Sex and the City’s latest reboot has been maligned for a number of reasons, but Jo Cribb argues that at its core, the series sends a powerful message about women relentlessly backing each other and succeeding because of it. 

Opinion: A confession.

I watched Sex and the City back in the day and have seen every episode so far of the 2020s reboot And Just Like That.

I am even a fan. There I said it.

When Sex and the City aired in the early 2000s, I was newly married, with an eye-wateringly large mortgage and knee-deep in nappies.

It wasn’t snazzy New York bars keeping me up in the middle of the night, it was breastfeeding.

Each episode was an exercise in escapism and aspiration. Cocktails and stilettos. Glamorous women friends sashaying together through life in a way that I could only dream of.

I can remember, though, grimacing at the lack of diversity on screen and the excessive consumerism.

As I meet them again, one of my babies is about to head to university and my hair is proudly grey. (Still no stilettos alas; I like to keep my big flat feet close to the footpath for safety reasons.)

And for the Sex and the City ladies, it’s a gammy hip, a heart attack, and parenting teens.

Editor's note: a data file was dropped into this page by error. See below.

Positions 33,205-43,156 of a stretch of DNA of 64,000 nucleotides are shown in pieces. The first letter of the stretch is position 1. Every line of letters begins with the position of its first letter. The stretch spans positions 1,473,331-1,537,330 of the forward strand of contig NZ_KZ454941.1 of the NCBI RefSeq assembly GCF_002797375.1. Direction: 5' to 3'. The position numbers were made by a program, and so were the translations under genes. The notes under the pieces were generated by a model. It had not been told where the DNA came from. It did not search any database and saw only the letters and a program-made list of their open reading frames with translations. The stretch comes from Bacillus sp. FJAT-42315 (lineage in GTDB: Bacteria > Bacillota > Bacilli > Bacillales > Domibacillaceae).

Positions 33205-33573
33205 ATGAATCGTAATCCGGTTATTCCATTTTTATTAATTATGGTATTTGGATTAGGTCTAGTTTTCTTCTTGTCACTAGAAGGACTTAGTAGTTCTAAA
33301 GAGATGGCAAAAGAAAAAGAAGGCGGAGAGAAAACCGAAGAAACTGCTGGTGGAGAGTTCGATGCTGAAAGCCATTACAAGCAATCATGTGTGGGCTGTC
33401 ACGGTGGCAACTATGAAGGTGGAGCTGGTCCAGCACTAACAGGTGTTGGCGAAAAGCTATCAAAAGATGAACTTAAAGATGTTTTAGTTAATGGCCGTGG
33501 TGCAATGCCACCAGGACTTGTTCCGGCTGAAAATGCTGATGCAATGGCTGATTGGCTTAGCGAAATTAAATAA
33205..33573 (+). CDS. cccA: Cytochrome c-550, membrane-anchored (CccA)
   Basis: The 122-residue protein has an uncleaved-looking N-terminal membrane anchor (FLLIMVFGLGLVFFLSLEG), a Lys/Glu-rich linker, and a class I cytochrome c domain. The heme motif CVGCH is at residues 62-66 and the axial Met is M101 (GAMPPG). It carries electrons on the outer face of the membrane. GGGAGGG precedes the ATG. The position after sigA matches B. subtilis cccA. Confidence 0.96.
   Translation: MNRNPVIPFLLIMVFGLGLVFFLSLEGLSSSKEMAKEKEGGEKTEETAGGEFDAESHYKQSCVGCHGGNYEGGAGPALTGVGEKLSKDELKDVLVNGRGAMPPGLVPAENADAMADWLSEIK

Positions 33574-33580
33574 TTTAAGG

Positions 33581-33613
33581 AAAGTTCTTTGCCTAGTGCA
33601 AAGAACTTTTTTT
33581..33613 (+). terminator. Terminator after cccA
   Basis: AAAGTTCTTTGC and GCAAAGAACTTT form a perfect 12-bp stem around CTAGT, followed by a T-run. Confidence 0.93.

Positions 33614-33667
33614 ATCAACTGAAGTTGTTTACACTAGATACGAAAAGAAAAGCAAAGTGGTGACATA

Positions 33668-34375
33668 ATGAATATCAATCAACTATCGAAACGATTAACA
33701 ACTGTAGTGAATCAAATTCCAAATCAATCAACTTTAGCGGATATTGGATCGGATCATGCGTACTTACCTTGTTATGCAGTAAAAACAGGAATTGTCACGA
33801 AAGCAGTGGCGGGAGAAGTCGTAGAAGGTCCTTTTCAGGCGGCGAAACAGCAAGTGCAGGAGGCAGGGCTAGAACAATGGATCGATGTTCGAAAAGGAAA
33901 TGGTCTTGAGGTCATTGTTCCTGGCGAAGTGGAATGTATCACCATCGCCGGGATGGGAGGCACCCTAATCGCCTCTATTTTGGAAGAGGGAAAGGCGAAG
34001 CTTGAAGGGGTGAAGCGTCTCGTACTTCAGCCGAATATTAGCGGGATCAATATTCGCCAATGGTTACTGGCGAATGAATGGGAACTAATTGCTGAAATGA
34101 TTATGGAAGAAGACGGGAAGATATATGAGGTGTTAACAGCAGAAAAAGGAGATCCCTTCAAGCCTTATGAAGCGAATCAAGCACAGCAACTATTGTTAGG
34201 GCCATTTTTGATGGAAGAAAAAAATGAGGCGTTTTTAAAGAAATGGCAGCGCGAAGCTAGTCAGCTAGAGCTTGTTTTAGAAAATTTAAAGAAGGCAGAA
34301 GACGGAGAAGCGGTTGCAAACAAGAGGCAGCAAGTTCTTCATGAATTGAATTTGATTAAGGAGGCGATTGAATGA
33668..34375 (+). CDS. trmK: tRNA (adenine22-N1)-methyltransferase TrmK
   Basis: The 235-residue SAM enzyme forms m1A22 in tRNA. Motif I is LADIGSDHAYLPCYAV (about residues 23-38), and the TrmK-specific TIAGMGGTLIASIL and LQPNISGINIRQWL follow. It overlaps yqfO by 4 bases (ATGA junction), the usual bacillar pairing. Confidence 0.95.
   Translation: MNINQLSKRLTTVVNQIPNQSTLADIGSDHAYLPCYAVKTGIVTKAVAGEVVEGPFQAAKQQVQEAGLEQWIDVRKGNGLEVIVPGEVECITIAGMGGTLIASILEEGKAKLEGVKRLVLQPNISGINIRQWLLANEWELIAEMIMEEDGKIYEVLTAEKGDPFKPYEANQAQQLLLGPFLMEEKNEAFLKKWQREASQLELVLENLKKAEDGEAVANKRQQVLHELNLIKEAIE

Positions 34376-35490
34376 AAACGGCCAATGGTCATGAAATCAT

And Just Like That is far from perfect. In episodes one to three, they bumble their way through pronouns, gender fluidity and women of colour in leadership positions. I can’t believe these clever and connected women living in one of the most diverse world cities would be so naive.

I can also picture a group of executives brainstorming “issues for ageing, affluent white women” and each episode clunkily works through that list.

But there are some meaty topics they missed off: managing the symptoms of peri menopause, discrimination against older women in the workplace, racism, environmental issues, the gender pay gap at retirement, and women’s financial position post-divorce to name a few.

Yet I have watched every episode.

Why? Because the strength of the first series remains core to the second: a group of women actively supporting each other and celebrating each other’s success.

So often women are pitted against each other. So often storylines have women competing against each other.

The Sex and the City ladies break this trope. Maybe this is why the series is maligned. It hints at the power of the sisterhood.

Maybe this is why some of us who watch the series do so in secret. And this column feels like a confession. I feel the need to justify why I enjoy their escapades in unsensible shoes.

It’s because they back each other relentlessly. And succeed because of it.

Should there be another series? Yes, it could be naff, pushing my nostalgia too far.

But it could also be an opportunity to canvass the often-invisible issues facing older women, positively showcasing ageing women in all their wrinkled beauty, and to ogle more of Carrie’s ensembles.

Now that would keep me glued.

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